The government is asking a generation of students to regard university study as a financial investment. Tuition fees of £9,000 a year are, apparently, an acceptable price to pay for a better - read economically enriched - working life. Students are now expected to take on the very risks and acute levels of debt that precipitated the economic crisis in the first place. Higher education is becoming a sub-prime market. Such a paradox might be risible were its effects not so catastrophic.
One effect will be the irreparable transformation of students' relationship to their own study. They will regard the university not as a site of learning but merely as a credentialing service, an exclusive club. The emotional and intellectual experiences that are integral to education will be lost as soon as students perceive their qualification as a right rather than a process.
Yet the abolition of public subsidy for the teaching of degrees in the arts and humanities has already revealed just how content many of us are to justify the humanities as exactly such a credentialing service. The funding cuts have called upon us to offer a cogent defence of what we do. Sadly, the most common response has been to assert the contribution that humanities graduates make to a dynamic "creative economy".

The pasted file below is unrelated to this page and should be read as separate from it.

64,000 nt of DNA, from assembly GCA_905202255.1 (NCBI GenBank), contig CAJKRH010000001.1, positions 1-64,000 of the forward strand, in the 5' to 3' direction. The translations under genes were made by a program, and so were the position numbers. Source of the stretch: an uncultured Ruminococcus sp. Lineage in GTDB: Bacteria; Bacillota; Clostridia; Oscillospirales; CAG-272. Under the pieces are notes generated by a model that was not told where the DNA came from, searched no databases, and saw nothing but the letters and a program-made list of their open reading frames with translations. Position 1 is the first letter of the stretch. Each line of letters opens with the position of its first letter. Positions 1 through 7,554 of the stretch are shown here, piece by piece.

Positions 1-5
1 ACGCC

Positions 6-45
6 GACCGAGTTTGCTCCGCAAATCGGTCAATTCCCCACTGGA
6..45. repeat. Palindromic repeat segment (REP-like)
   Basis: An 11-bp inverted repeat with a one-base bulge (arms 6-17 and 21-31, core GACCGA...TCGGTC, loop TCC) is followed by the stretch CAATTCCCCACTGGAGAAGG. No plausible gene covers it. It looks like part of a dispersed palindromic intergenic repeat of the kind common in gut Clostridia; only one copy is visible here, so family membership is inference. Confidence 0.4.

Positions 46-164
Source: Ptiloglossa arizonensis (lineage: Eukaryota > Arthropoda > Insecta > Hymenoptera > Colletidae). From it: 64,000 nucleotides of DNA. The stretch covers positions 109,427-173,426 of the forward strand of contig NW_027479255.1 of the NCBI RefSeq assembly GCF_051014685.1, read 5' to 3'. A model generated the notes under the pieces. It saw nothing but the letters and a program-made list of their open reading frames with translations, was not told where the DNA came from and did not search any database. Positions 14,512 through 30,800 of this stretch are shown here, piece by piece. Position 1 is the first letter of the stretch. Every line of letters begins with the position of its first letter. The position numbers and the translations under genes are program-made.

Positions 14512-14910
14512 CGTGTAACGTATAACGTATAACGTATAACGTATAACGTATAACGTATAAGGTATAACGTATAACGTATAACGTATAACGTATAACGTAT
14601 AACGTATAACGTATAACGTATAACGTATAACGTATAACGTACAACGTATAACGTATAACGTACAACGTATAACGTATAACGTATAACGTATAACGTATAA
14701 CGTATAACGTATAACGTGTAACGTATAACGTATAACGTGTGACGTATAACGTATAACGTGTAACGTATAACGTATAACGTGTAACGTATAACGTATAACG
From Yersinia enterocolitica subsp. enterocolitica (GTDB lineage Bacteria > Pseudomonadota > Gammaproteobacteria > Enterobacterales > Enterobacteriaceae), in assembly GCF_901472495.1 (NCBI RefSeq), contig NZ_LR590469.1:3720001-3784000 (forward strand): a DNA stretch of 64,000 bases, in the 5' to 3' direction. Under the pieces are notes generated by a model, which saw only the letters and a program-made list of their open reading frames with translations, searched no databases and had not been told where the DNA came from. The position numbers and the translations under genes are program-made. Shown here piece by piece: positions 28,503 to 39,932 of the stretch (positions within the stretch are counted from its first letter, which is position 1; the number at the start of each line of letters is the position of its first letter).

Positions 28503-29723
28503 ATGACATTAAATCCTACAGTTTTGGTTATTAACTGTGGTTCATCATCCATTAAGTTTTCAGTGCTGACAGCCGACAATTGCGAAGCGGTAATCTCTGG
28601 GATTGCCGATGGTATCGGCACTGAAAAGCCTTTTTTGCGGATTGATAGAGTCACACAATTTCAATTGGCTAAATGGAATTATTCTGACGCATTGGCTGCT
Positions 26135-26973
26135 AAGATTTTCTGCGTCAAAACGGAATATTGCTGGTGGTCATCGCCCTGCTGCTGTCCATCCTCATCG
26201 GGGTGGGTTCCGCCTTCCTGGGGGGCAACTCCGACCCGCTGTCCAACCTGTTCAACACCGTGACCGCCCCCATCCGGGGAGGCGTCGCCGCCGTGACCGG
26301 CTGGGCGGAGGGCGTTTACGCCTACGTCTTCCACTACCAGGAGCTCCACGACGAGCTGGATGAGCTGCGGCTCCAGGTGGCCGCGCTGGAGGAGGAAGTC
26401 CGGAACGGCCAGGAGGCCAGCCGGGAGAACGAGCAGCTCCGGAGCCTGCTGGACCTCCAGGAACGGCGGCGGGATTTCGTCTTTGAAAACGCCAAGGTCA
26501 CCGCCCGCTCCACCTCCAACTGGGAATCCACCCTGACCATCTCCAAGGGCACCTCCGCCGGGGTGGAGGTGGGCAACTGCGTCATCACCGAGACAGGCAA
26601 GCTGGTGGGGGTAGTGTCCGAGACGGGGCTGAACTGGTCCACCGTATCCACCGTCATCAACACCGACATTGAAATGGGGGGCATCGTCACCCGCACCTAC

But by simply defaulting to the vocabulary and logic of capitalism, such an argument offers an apologia for the very economic system that is dismantling the public university in Britain. It only reinforces the government's conviction that the value of the humanities is commodifiable - and thus something that the state can dispense with and the individual can purchase.
We must assert the immense, unquantifiable, value of the humanities. They nurture critical subjects who can engage with the world in intelligent, sensitive and passionate ways; who possess the skills to participate in debate; and who are alive to the ideology of their society and their government. The humanities teach us to look beyond face values. Is this not worth fighting for?